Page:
Maybe you have a lot of leads you’re struggling to convert into opportunities. Or, you’re scheduling a lot of demos but failing to close the deal. A healthy sales pipeline not only helps you close more sales, but also identifies where and how you can improve.

See how to generate sales leads that actually convert.

How to maintain a healthy pipeline:

Great pipeline hygiene requires diligent task management.

It starts with the basics. Follow through on all tasks, and don’t let anything sit and linger. Be attentive to urgent customer or prospect questions that come through, and respond promptly.

Make sure you document every meeting, demo, follow-up and negotiation meticulously. You should be able to find the status of every contact, task and opportunity in your CRM.

What a healthy pipeline looks like in real life:

A healthy sales pipeline is reflected in your CRM. It’s a living, breathing entity that evolves as you work.

One of my favorite features in Copper is the “@” tagging feature that lets you flag team members in comments. It’s a great tool to move tasks along the pipeline. Sales reps let me know when a call I’m involved in has been pushed, if they’re working with Support to fix a bug a customer is experiencing, or if they got an update from a prospect that I need to be aware of.

how to @ teammates in copper crm

I also use the sales pipeline to oversee team progress and support them. Within our CRM, I can see when an active lead converts to an opportunity or if a deal is closing tomorrow. It gives me a high-level view, so I can check in with my team, jump on calls, and lend support when needed.

how sales managers can check on the pipeline in copper crm
More tips

🚀 your quotas.

Learn about the 7 habits that help reps close more deals.

Make sure you're always training to keep your sales skills sharp.

Sales training isn’t just a perk — it’s a critical tool that can drastically impact success.

Trained teams perform better — high-performing sales teams are twice as likely to offer ongoing training as low-performing ones. But training isn’t contained to a formal classroom setting. You must be a continual, constant learner. Here are three tactics you can apply to learn and hone your selling skills.

Be receptive to feedback.

Success starts with being coachable. Despite the focus on individual quotas, selling is a team sport. Listen to the feedback you receive from peers, sales trainers and managers.

Here’s how to be more receptive and apply your feedback:

  1. Watch your initial reaction: Feedback can be hard to hear, especially if it’s critical. Hold your responses until you understand what the other person is saying.
  2. Make sure you understand what they’re saying: Too often, sales reps let feedback go in one ear and out the other. Actively listen and understand what they’re saying.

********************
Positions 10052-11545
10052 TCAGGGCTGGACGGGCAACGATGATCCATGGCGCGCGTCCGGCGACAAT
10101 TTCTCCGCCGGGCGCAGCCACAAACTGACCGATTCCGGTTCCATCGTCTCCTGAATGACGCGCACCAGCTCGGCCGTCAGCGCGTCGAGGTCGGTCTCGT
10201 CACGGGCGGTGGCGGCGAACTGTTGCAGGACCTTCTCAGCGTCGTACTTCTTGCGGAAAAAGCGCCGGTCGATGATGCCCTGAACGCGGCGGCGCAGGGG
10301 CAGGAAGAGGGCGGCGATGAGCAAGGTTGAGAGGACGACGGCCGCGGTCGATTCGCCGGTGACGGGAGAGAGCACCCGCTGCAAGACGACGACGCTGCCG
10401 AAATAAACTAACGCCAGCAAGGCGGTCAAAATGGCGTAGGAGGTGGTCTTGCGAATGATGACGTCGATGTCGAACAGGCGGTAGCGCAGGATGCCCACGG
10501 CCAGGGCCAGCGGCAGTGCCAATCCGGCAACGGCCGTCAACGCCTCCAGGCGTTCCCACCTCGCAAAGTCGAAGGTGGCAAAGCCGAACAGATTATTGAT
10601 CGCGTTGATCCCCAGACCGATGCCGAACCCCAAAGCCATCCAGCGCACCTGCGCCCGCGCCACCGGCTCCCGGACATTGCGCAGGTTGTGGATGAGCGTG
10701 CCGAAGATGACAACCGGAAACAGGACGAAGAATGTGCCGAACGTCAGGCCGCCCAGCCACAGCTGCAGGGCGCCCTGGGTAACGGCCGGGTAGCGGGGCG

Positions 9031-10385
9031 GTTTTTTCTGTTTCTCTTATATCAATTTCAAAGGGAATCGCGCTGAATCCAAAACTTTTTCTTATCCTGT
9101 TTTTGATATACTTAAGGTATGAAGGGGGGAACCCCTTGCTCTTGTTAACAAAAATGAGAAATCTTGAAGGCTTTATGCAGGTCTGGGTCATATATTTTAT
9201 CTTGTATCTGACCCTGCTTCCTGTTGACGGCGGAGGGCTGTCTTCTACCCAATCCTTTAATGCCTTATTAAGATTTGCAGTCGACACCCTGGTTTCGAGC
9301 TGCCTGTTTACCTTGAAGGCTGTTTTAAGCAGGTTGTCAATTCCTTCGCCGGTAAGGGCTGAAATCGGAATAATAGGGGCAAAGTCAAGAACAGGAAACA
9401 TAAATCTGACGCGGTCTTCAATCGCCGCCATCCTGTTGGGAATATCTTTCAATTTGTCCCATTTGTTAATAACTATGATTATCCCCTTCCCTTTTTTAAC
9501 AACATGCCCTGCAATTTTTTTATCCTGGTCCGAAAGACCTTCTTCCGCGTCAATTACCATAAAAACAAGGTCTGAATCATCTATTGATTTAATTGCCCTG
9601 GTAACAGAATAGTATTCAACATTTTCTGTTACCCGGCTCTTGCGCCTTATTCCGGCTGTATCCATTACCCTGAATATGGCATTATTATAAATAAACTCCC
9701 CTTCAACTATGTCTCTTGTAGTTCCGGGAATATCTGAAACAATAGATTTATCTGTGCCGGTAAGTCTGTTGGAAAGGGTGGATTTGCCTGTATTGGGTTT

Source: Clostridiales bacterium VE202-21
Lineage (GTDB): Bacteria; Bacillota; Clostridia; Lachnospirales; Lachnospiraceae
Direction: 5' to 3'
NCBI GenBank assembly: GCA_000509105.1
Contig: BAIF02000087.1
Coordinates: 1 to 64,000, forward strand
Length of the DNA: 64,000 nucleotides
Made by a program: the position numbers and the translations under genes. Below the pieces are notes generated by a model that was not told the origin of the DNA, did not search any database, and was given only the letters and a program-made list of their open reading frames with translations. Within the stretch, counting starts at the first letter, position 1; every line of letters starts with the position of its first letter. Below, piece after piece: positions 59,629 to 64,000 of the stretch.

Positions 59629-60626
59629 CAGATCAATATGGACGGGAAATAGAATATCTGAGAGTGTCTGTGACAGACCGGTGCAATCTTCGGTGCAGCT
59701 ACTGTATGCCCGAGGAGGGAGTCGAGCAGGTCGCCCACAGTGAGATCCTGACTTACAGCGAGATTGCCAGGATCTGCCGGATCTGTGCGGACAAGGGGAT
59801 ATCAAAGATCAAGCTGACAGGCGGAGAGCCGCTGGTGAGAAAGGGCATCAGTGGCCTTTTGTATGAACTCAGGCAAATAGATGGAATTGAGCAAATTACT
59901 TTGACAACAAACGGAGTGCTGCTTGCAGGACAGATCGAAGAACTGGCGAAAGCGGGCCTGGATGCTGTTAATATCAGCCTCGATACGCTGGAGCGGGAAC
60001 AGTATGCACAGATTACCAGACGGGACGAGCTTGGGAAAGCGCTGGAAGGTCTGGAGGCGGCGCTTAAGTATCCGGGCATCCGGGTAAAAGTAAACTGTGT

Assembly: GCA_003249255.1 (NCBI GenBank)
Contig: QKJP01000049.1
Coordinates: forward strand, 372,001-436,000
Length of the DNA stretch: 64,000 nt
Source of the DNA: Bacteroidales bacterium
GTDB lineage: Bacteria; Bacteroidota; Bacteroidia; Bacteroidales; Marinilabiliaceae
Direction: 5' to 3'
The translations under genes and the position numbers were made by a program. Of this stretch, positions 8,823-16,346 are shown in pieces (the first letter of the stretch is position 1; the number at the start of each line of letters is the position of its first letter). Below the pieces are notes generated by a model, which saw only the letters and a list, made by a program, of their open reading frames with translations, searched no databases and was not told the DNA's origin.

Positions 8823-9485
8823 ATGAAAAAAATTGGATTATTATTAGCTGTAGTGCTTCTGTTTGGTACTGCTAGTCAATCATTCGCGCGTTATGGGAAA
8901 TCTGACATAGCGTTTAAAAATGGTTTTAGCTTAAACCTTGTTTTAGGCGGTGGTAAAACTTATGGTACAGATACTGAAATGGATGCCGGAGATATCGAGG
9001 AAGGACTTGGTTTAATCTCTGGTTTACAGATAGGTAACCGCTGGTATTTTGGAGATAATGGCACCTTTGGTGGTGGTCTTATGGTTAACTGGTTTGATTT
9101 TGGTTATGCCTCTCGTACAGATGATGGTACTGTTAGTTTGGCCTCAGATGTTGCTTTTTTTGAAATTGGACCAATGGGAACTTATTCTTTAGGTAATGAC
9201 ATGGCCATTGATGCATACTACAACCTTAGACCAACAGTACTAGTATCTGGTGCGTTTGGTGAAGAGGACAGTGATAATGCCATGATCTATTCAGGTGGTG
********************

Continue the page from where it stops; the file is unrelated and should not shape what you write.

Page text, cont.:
3. Ask questions: If you don’t understand, ask questions to follow up.
  4. Brainstorm action items: After hearing the feedback, go through actionable ways you can improve. If necessary, request time to follow up.

Develop product knowledge.

No matter your tenure or experience, in-depth, thorough product knowledge is one of the best ways to succeed in sales.

At Copper, we’re lucky that we use our product daily, so we have an innate, intimate knowledge of its features and capabilities. At other organizations, you might need to take a more proactive approach.

There are countless ways you can improve your product knowledge. Talk to the product team, spend time using the product or tool, read through any new releases, ask your peers questions, and reach out to the marketing team for collateral.

It’s not just about knowing the product so you can rattle off stats and features; having detailed product knowledge just makes you a more effective salesperson.

While sales contain many trackable, scalable processes, every business has a slightly different playbook and should be treated uniquely. Only when you know every square inch of the product or service you’re selling can you tailor your demos and communication to fit the prospect’s needs.

It’s also essential to not only know the features inside and out, but the business impact too.

For example, a big hurdle that new reps commonly run into is feature-selling vs. value-selling. Sales reps frequently list off memorized product features without touching on how the product can measurably improve the contact’s business. Being able to communicate both the features and the value of the product can seriously elevate your sales skills.

Be the boss of your learning to succeed in sales.

Most companies, if you're lucky, will give you the training and help you need to succeed in your sales role. But if you don’t have the training resources, take matters into your own hands.

There are a plethora of resources at your disposal from online training courses, ebooks, videos and classes to blogs and articles on nearly every industry and sales tactic to help you hone your skills.

The Copper blog, for example, is a great place to go for resources on everything from CRM and tech to sales and marketing. Happy reading, and good luck!